That is what I want to show you today. My friend Wendy Siefken and her son Charles contacted me about a book they are currently writing. I have already done a batch of character drawings for them for this particular book, but they had a cover in mind and wanted me to draw it. The request was for an angel, in chains.
The challenge was that this angel was holographic in nature and chained up inside a space ship. They sent me some images they found that illustrated what direction they were looking for.
First: I told them I would try drawing the angel, but made no promises. I'm not so great with the female form yet. I can pull off a decent male form, but my confidence with the female form isn't so great. But, I didn't give up. (Wendy is great at pushing me to try when I say I can't.)
I started with a few poses I found that matched the idea that she had. I wanted the woman to be sad, as it fit the character she had given me. But, not just sad, sorrowful. I wanted the pose to convey the feeling of hopelessness to the viewer. At least that was my intention. I did my best and was surprised that I actually came up with something that was passable and halfway decent.
Next came the angel part. I needed to turn this drawing into an angel. How do you do that? Add wings and hope.
I worked and reworked the wings for an evening until I felt they looked alright.
Okay, so I got the thumbs up on this part and it was time to go forward with the coloring. Keep in mind this is a sci-fi novel and so you can't expect it to look like a traditional angel.
I used a picture of a holographic blue woman that they wanted this person to be colored like. Then I used a tawny owl for the wings. I left the dress white to help symbolize the inherent purity that is associated with angels. I wanted there to be a contrast to what would be around her in the finished product.
Here is where I began to stretch a little further. They wanted this person to appear holographic, or ethereal was the word used often. How do I do that? I pondered that question and then came up with a possible solution. I would add a background and then make the angel partially transparent against it. So, I set out to figure out a background. At first I only considered some kind of industrial looking backdrop; machinery, rusty metal, something like the engine room of a dirty old starship. For some reason that simply didn't work, I couldn't find what I was looking for. Then I had an inspiration. Why not do a space like background with a little metal in it to show she is on a ship? So, I shifted gears and went that direction.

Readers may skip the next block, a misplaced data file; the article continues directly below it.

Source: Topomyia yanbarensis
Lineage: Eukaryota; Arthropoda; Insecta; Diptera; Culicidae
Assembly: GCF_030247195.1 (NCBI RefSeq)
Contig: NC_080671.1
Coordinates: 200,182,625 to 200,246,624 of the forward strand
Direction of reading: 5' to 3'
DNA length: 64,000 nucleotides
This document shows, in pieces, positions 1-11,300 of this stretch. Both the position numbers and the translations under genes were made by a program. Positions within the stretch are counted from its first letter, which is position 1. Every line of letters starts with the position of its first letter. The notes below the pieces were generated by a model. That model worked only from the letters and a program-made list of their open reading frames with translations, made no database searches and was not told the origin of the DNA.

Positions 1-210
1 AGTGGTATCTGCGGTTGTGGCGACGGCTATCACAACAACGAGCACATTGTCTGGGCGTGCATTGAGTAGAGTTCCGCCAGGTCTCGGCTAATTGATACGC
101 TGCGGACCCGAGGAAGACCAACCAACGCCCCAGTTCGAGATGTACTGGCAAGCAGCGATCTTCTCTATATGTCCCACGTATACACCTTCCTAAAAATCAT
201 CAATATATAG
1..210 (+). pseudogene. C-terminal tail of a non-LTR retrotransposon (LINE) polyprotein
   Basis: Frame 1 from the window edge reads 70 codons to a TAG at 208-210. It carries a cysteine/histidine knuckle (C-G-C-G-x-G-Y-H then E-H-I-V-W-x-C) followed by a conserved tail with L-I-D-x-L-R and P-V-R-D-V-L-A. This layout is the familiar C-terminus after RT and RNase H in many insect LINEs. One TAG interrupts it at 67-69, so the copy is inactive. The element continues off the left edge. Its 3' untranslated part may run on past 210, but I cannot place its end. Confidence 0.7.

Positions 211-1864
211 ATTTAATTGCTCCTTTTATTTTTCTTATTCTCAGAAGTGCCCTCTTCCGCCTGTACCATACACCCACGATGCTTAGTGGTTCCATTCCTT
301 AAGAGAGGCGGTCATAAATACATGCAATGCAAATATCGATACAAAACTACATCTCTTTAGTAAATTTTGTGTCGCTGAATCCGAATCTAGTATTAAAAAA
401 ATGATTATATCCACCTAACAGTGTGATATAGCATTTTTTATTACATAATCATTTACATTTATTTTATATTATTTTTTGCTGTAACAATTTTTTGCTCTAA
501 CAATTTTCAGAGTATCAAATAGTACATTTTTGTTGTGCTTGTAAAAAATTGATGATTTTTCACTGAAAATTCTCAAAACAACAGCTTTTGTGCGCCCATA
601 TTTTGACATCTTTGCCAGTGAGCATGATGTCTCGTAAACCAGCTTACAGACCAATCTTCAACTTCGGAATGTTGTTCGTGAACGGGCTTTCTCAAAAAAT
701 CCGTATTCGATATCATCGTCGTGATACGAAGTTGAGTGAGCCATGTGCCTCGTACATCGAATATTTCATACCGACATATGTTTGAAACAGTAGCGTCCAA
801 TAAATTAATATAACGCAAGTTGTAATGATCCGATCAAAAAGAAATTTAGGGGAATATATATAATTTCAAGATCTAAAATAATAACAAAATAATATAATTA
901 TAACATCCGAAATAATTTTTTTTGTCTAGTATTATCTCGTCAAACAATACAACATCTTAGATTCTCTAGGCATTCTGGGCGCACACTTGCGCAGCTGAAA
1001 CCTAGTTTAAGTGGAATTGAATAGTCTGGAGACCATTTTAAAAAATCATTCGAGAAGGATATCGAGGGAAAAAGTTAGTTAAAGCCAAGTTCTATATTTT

This was the original black and white pencil drawing.
This was the same drawing in color. I didn't like the large planet, but the moon seemed to work, so I only colored it. I planned all along to cut in a basic space background. Doing stars in pencil doesn't really work all that well.
Here's the final background with the stars cut in. Thanks NASA for all your great free pics.
But, not impossible. I edited her into the picture, then overlayed the exact same background on top of the whole image so that I could have parts that were solid and parts that were partially invisible. I left her dress solid to help illustrate that she is a hologram. I was satisfied and so was Wendy, which was the important part. But, I forgot something, the chains. DOH!
Okay, so I had to add chains into an already drawn picture. First I printed off the section where the chains would be attached, and then used that as my guide.
This was my original design and I had an idea about the chains on the left arm going around behind her, but would be partly visible through her so to help the whole hologram idea. That didn't work out so well, which required that I do even more manipulation on the picture to make them work.
I started with only one side of the chains. The editing took over 2 hours just to put it in right. I moved, manipulated, stretched, erased, and recolored those chains to set them on the picture. I was so tired of chains that I asked Wendy if she thought one half would work, she liked it but wanted to see what the other half looked like added in.
I put the second chain set on and found that it looked terrible trying to make it partly visible through her, it simply did not work. So, I cut and edited them until they came around front of her.
So, there you have it. The cover for their book. We aren't entirely done yet...well that should be obvious there isn't even a title attached to it. What I mean is that we might add a little color here and there, some minor alterations to enhance it. But, as far as the base overall look is concerned, it is done.
Moral of the story: When I said I couldn't, Wendy told me to just try. She had a heck of a lot more faith in my skill that I. But, it worked out. Don't forget to encourage each other.